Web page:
Myanmar and Bangladesh Agreed about Rohingya Return

Rohingya

Myanmar, also known as Burma, is a sovereign state in Southeast Asia bordered by Bangladesh, India, China, Laos and Thailand. Its military regime is one of the world's most repressive and abusive and the Rohingya people have consistently faced human rights abuses by the Burmese regime that has refused to acknowledge them as Burmese citizens (despite some of them having lived in Burma for over three generations). The Rohingyas are mainly illegal immigrants who migrated into Arakan following Burmese independence in 1948 or after the Bangladesh liberation war in 1971. The Rohingya have been denied Burmese citizenship since the enactment of a 1982 citizenship law.

Since October 2016, over 700,000 Rohynga Muslims have left Myanmar after a fierce military response that the United Nations and United States denounced as ethnic cleansing. The military denies ethnic cleansing, saying its security forces mounted legitimate counter-insurgency clearance operations.

Bangladesh and Myanmar have finally agreed to complete within two years the return of hundreds of thousands of Rohingya Muslims who fled an army crackdown last year in Myanmar. Both countries have agreed the repatriation will be voluntary. The problem is that displaced Rohingya in Bangladesh have already expressed concerns about returning to Myanmar. "Our first priority is, they have to grant us citizenship as Rohingyas. Secondly, they have to give back our lands. Thirdly, our security must be ensured internationally. Otherwise, this is not good for us," Sirajul Mostofa, a community leader in a camp in Cox's Bazaar, told to BBC.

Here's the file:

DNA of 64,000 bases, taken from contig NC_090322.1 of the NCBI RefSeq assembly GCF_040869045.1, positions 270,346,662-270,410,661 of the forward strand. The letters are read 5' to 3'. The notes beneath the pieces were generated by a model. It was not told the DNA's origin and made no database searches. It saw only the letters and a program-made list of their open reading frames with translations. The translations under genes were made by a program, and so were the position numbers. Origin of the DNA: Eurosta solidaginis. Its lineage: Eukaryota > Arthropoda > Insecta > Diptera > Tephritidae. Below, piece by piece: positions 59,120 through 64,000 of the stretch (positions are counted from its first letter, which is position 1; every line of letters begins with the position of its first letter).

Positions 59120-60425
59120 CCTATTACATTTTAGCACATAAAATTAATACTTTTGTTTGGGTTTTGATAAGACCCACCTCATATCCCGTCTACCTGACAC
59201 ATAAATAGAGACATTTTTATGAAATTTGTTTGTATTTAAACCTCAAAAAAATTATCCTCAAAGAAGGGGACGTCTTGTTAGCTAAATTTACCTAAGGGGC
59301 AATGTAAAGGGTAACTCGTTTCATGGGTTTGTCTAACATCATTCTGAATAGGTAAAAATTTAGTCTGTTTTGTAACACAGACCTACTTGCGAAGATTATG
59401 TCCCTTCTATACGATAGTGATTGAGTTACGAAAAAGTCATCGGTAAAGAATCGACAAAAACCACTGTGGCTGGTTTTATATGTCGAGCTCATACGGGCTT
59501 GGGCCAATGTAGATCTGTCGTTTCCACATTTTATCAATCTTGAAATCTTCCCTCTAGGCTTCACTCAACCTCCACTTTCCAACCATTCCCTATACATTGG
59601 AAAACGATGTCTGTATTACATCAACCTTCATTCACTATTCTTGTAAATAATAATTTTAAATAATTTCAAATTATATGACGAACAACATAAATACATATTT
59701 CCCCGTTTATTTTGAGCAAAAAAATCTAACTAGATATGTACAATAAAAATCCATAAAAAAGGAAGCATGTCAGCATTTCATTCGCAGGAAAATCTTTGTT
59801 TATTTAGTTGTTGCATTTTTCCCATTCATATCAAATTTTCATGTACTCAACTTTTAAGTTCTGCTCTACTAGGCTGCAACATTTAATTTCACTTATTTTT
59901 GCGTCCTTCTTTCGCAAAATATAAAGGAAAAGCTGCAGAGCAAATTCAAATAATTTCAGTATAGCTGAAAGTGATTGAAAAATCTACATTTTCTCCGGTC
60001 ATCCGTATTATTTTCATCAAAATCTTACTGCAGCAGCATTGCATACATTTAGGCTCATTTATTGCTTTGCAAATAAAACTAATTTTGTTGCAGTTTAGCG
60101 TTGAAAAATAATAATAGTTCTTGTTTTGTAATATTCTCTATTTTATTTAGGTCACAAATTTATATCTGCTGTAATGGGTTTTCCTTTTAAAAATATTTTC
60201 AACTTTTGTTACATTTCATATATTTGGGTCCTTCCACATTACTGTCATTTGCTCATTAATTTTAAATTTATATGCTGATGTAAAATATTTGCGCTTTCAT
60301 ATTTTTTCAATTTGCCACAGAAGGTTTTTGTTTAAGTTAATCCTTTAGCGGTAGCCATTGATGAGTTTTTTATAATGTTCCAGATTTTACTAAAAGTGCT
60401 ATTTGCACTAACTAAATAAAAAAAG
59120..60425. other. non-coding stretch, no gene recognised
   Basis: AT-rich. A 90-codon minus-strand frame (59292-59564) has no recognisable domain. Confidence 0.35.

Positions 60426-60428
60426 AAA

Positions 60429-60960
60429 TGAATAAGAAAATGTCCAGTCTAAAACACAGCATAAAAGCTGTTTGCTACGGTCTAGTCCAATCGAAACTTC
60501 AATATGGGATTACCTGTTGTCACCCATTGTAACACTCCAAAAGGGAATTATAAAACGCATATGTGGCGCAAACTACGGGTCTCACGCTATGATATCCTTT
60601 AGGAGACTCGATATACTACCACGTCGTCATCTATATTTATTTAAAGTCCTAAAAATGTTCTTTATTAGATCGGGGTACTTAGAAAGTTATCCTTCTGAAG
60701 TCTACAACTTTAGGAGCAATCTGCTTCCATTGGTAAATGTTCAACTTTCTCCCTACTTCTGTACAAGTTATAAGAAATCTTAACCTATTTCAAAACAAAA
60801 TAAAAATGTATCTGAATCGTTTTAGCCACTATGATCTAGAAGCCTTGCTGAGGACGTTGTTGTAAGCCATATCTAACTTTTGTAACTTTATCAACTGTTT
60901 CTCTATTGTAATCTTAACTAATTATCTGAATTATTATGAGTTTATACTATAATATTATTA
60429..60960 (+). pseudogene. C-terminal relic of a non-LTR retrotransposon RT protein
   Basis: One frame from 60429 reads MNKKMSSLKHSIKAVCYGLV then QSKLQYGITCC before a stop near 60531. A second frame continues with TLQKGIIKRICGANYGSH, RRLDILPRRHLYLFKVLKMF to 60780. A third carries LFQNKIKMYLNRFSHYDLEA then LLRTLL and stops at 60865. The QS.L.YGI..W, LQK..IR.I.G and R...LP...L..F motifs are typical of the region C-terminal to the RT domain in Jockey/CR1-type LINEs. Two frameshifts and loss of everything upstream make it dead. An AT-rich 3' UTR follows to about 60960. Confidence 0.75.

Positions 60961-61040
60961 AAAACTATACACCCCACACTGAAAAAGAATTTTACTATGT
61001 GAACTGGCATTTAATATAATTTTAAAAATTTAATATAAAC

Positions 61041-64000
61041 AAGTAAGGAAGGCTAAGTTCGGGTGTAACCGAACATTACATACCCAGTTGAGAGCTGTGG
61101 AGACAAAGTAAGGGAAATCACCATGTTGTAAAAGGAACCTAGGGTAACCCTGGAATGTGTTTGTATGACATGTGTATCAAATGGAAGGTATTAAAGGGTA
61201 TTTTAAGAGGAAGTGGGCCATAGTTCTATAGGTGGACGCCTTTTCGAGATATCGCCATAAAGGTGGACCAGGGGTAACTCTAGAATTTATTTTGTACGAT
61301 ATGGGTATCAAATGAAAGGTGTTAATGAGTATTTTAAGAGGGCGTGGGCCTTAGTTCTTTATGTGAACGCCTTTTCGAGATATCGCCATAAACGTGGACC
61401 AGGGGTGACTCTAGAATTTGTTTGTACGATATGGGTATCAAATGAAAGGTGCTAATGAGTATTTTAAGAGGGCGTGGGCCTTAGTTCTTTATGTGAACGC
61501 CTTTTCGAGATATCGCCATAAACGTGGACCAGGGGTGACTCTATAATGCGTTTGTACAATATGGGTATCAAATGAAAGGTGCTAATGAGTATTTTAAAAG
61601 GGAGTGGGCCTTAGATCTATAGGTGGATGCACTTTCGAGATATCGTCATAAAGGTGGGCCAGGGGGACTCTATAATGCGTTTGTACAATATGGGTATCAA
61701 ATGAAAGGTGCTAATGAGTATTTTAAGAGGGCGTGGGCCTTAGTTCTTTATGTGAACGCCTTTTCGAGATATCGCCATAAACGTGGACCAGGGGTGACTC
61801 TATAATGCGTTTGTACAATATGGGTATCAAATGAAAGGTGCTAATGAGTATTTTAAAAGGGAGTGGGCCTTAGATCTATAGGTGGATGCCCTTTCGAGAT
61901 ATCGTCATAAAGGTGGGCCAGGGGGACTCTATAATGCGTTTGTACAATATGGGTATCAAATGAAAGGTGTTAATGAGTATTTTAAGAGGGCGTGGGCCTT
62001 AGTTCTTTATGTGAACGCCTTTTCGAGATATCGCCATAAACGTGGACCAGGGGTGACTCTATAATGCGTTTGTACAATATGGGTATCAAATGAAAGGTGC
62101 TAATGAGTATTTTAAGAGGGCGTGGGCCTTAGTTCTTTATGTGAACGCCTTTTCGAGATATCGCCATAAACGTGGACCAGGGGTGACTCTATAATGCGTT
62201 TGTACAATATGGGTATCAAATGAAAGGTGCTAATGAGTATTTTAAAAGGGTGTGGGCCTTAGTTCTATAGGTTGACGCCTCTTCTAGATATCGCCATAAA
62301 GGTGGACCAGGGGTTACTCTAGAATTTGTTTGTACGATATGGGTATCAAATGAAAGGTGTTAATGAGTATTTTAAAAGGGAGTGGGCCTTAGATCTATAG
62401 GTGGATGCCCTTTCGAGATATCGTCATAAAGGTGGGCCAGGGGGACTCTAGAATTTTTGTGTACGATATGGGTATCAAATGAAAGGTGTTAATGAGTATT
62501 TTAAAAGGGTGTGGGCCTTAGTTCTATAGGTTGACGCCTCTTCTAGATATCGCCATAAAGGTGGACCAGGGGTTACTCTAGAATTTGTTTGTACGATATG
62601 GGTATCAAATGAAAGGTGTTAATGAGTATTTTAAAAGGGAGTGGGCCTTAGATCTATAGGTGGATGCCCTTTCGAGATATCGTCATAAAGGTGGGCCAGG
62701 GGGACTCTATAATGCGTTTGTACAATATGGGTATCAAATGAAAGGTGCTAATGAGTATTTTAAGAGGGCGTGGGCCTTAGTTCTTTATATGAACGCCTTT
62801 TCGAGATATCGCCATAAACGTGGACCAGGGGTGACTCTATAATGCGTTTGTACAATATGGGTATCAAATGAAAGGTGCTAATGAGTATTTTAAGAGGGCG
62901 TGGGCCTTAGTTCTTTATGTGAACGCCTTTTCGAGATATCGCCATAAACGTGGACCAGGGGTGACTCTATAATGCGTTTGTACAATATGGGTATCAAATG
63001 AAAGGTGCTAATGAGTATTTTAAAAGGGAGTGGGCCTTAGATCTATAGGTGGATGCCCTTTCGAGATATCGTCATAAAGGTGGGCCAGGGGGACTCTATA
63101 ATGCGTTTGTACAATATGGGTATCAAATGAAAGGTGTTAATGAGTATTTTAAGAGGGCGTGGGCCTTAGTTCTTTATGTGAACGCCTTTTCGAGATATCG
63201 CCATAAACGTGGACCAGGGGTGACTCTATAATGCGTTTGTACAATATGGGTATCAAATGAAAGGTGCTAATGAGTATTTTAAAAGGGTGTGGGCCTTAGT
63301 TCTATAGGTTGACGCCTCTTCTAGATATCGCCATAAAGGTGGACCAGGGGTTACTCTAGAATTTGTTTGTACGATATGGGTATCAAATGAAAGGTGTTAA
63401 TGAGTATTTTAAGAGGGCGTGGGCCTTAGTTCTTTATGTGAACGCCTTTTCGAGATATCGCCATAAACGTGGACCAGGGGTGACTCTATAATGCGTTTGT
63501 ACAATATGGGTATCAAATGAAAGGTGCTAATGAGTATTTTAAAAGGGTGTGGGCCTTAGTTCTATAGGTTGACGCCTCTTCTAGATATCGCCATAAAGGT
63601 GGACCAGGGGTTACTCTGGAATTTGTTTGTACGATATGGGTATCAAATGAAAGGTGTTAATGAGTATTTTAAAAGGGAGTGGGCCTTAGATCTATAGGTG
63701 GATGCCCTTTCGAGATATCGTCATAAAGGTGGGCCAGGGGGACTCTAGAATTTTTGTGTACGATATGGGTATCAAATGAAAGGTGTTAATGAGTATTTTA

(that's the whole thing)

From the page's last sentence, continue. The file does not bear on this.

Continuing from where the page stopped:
Mr. Guterres said the UNHCR had not been involved directly in the agreement and that "it will be very important to have UNHCR fully involved in the operation to guarantee that the operations abide by international standards". "The worst would be to move these people from camps in Bangladesh to camps in Myanmar, keeping an artificial situation for a long time and not allowing for them to regain their normal lives."

The rape of Rohingya women by Myanmar's security forces was widespread, according to interviews with women conducted at displacement camps by UN medics and activists. The military denies it was involved in any sexual assaults.

Bangladeshi foreign secretary Shahidul Haque told BBC that the government had wanted to repatriate the Rohingya more quickly. "We asked them to take back 15,000 every week. But they said they will take back 300 people every day, so that makes 1,500 every week. So we compromised that we will start by sending 300 people each day, but there will be a review in three months' time and the number will be increased." If Myanmar takes only 1,500 people every week, it will take nearly 10 years for all refugees to return.

Myanmar officials said the length of the repatriation will depend on how quickly Bangladesh can provide documentation of refugees' previous residency and how fast applications are submitted. "Bangladesh authorities also need to proceed with the paperwork and documents for refugees and send it to us fast." Despite widespread accusations of human rights violations, Myanmar has consistently denied persecuting its Rohingya minority.

Also, a select committee has warned that international plans for the potential return of 100,000 Rohingya to Myanmar without a clear understanding of their legal status, destination or willingness to return represent a grave risk. The select committee said: “The required conditions for the safe return of the Rohingya must include … access to fundamental human rights. Previous episodes of displacement and return of the Rohingya, and other ethnic minorities, over the last 20 years do not inspire confidence.

Photo Credits: StaticFlickr

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